Socimi VBARE: Why Are Rental Prices Are So High?

10 November 2016 –

Rental prices are soaring in Spain, in particular in Barcelona and Madrid. And the question on everyone’s lips is what is happening to make rents in Spain’s two major cities increase to such an extent that they are now even higher, in certain districts, than they were during the years of the real estate bubble?

According to the latest report from Idealista, the latest price rises have turned Barcelona into the regional capital where rental prices have increased the most in the last quarter, making it the most expensive capital (€17.40/m2), followed by Madrid (€13.80/m2).

The company VBARE Iberian Properties Socimi (VBARE), which specialises in the residential rental market and which will debut on the Alternative Investment Market (MAB) next month, has been busy analysing the rental market in Barcelona and Madrid with a view to identifying residential investment opportunities for subsequent lease. As such, its President, Fernando Acuña, is well positioned to explain the drivers behind this significant increase in rents in the two Spanish cities.

According to Fernando Acuña, the significant growth in demand, both from households, as well as from domestic and overseas investors, has not been accompanied by any increase in the supply, which is “still very limited”. The expert stresses that demand for housing is greater in Madrid and Barcelona, given that more jobs are being created in those cities, as the economy gradually recovers. He also points out that demand for housing is moving away from the ownership market towards the rental market and that this change is playing an important role in driving up prices.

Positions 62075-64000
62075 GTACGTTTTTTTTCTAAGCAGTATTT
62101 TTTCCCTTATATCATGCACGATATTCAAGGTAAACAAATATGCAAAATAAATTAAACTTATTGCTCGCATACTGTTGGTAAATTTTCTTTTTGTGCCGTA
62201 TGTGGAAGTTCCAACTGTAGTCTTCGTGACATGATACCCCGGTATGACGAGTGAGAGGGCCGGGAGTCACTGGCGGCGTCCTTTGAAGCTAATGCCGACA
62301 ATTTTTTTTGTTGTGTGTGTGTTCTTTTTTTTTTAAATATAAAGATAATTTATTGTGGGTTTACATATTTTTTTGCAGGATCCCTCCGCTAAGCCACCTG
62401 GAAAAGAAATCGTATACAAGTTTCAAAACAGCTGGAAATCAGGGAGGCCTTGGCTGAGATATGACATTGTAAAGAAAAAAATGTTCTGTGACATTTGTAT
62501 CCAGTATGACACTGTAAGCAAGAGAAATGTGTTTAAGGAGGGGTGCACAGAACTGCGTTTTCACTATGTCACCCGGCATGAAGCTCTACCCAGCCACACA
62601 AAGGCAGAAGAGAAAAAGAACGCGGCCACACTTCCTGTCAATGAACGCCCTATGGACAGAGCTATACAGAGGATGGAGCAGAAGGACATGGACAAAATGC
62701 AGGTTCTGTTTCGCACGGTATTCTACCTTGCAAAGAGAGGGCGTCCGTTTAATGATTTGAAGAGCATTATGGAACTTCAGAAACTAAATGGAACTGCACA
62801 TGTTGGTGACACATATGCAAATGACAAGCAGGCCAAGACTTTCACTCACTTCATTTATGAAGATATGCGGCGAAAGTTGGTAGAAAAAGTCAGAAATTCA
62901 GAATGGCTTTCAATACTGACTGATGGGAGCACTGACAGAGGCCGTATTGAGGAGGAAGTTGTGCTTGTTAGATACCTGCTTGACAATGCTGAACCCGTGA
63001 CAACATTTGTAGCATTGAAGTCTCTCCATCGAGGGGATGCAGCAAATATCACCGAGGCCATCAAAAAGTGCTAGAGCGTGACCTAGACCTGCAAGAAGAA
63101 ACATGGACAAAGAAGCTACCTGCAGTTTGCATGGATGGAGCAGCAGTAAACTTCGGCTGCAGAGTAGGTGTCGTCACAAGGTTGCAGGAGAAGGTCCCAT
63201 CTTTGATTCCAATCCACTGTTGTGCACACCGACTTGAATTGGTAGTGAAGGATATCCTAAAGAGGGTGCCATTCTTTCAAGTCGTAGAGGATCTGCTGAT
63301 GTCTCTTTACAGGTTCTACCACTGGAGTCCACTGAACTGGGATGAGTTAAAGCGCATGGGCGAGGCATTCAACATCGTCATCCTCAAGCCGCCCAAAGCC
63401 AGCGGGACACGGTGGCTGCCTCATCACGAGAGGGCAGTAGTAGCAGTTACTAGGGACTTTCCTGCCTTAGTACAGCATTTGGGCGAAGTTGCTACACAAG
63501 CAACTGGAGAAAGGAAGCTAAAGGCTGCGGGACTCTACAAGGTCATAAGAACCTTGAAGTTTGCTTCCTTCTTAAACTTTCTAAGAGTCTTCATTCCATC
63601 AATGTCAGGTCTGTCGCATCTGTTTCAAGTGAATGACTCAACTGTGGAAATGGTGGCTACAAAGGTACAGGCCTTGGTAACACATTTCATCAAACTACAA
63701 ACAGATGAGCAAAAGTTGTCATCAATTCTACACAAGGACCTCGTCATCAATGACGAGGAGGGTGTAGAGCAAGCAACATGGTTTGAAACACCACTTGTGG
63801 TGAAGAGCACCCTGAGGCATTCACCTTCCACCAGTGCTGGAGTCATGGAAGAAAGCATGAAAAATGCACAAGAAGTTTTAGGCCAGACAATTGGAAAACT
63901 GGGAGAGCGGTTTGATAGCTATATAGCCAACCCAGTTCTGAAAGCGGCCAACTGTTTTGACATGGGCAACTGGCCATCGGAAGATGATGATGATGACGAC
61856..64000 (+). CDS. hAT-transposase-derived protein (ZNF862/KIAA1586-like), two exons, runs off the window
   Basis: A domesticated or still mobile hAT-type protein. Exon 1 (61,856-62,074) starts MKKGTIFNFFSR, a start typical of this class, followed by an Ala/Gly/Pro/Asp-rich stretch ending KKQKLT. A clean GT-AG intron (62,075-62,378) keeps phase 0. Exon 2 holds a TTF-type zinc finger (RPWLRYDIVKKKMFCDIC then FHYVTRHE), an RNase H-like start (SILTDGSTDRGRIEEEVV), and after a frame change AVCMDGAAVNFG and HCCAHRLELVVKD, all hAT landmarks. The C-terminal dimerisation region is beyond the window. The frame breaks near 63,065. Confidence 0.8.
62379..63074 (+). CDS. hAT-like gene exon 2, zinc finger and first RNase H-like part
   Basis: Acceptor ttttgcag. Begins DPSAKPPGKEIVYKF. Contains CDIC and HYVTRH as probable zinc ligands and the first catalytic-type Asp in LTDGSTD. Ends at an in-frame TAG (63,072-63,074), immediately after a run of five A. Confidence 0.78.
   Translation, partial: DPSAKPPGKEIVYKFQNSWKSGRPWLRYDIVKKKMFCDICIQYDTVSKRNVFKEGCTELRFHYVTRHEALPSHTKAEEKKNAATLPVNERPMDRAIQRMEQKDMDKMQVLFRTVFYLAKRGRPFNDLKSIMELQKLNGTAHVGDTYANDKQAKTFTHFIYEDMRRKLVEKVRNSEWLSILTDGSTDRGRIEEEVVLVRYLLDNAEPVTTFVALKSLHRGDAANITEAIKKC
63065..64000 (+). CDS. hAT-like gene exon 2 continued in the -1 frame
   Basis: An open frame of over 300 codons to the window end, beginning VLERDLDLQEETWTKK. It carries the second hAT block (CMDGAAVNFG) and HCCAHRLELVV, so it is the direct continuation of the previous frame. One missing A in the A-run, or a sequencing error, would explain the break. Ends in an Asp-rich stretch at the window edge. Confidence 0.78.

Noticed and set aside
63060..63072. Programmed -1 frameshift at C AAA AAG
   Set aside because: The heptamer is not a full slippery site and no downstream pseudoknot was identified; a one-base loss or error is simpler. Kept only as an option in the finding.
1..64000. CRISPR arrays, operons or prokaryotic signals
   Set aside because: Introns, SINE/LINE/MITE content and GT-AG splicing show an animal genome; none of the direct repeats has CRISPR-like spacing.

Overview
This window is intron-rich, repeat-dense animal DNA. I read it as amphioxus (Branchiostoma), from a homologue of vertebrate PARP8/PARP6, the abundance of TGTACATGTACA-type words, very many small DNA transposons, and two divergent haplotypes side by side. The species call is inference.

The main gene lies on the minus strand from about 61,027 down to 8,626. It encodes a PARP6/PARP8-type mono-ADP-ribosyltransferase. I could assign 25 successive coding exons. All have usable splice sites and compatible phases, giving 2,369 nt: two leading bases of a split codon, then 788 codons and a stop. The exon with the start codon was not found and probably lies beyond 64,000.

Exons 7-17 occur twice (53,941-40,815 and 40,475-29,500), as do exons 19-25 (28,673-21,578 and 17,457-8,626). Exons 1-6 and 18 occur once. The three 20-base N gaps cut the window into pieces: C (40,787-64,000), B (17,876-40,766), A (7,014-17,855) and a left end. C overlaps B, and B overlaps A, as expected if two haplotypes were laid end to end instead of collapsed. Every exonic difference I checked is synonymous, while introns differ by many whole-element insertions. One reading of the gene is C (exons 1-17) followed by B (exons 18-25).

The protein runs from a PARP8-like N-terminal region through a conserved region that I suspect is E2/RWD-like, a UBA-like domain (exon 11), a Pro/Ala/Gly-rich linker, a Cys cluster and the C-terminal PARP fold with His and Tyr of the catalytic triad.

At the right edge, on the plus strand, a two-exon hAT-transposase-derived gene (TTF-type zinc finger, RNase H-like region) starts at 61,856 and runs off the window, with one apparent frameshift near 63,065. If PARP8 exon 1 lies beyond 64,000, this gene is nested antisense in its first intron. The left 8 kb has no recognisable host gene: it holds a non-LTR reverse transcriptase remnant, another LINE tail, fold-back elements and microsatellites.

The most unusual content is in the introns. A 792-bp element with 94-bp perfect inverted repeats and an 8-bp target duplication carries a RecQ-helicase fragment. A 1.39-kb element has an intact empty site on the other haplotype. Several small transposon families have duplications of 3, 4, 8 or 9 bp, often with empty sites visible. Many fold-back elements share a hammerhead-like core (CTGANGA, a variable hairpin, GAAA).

The President of VBARE stresses that demand for rental properties is continuing to rise, not only because there has been a change in mentality (in favour of renting), but also because many of the people who need housing cannot afford to buy homes because they do not have the purchasing capacity (due to prohibitive mortgage conditions). He gives the example of the number of mortgages being signed – highlighing that, although the figures have been growing for 25 months – according to statistics provided by the National Institution for Statistics (INE) – they are doing so from a very low base. In fact, according to INE, 244,827 mortgages to buy homes were signed in 2015; meanwhile, in 2006, the year before the real estate bubble burst, 1,768,198 mortgages were constituted in total over rural and urban properties.

According to research performed by VBARE, several other factors are influencing the consolidation of the rental market across Spain, including: “short-term circumstantial reasons (high levels of unemployment, restricted (albeit improving) access to credit, loss of purchasing power, job insecurity affecting certain age groups susceptible to buying their first homes…) as well as medium and long-term structural factors (increase in labour mobility, a change in the traditional ownership mentality as the preferred option, decrease in the average size and nature of households…). (…).